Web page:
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Chuck Berry & Other Beloved Legacies Of Rock

March 23, 2017
It was an ironic moment. We were exiting the Repertory Theatre after seeing the splendid show, "Million Dollar Quartet." The show centers on an impromptu gathering of early rock 'n' rollers, 20-somethings Johnny Cash, Carl Perkins, Elvis Presley and Jerry Lee Lewis at Sun Records in Memphis in 1956. The live music performances are great. The Jerry Lee Lewis character alone is worth the ticket price.

As we were walking out, a friend glanced at her phone and said, "Chuck Berry died."

St. Louis rock 'n' roll icon Chuck Berry, 90, has often been crowned the Father of Rock 'n' Roll. That title was sometimes shared and often a rivalry between Berry and another famous St. Louisan, Johnnie Johnson.

"The hard-driving, boogie stylings on Johnnie's piano playing pushed Chuck's guitar picking and took the music places it had never been," said Dan Warner, a former owner of Webster Records in Webster Groves. "Add in Chuck's poetry and stage charisma and charm and you have the ingredients for what became rock 'n' roll. Where Chuck Berry excelled was writing songs that captured and engaged teen-aged audiences."

South County writer Linda O'Connell had a chance meeting with Berry in 1966 when she worked part-time at Stanley Photo downtown.

Berry came in to pick up some photos. O'Connell went up to him and asked if he was really Chuck Berry. He scrawled his autograph on a piece of paper for her.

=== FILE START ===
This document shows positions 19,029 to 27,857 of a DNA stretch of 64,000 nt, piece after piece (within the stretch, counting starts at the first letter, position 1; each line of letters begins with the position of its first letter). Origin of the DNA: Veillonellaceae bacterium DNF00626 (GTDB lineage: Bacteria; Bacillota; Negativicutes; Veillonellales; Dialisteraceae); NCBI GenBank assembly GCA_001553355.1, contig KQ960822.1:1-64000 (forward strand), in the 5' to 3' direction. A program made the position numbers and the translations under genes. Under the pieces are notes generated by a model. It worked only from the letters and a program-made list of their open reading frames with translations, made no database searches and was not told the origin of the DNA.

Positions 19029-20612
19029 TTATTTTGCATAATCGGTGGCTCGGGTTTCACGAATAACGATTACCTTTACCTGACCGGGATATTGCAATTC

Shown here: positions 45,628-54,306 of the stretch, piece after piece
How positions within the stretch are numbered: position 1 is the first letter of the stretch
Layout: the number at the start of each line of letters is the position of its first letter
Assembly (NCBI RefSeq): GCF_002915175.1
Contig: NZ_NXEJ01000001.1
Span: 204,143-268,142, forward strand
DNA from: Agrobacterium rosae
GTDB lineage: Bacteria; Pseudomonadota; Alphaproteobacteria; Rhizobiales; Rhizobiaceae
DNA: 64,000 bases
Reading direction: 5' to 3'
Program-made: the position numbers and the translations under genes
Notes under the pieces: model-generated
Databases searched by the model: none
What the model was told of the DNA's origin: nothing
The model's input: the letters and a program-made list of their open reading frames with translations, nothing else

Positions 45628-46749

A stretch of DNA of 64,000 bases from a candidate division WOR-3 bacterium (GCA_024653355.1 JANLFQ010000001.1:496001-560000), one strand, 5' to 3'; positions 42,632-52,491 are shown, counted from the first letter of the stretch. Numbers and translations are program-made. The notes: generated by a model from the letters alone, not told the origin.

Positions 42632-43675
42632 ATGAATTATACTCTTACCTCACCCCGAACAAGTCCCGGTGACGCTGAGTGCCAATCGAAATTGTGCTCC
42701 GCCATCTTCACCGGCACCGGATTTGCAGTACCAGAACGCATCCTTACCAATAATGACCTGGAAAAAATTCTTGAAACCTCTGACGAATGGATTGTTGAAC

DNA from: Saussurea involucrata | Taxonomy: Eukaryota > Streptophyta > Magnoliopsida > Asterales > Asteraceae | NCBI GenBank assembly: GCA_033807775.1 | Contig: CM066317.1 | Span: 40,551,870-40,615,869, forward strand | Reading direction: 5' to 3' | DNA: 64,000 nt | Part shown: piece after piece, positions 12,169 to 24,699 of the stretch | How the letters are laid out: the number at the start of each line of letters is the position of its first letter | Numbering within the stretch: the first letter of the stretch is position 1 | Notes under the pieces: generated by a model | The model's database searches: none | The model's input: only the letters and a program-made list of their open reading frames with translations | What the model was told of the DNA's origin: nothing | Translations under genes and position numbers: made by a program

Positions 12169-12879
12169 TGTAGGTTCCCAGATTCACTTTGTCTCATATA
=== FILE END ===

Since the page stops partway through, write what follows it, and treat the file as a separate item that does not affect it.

At her bus stop, Linda pulled the piece of paper out of her purse to gaze at the celebrity signature.

"The wind whipped it out of my hand and swirled it into the gutter," wrote O'Connell in a story published in the St. Louis anthology, "Reflections." "The paper came to rest in a pile of debris at the curb. Just as I bent to retrieve it, the wind whisked it 10 feet further down the street. I chased Chuck Berry's autograph half a block as it rose and fell like the crescendo of one of his songs … When I tried to grab the paper, a city bus whizzed by and created a vortex and swirled my treasure right down the storm sewer.

"Alone, I stood on that corner with no particular place to go, except home, empty-handed. I was the saddest 17-year-old in town."

On my birthday in 2013, my son Nick and I went to hear Chuck Berry at the Duck Room at Blueberry Hill in the Loop. Berry forgot lines and lost his way during songs, but the standing-room -only crowd cheered him on. He was beloved. And I am grateful to have been in the presence of legend.


In a recent column, I incorrectly stated the last name of Sappington Garden Shop proprietor Annie Stanley. I apologize, Annie!

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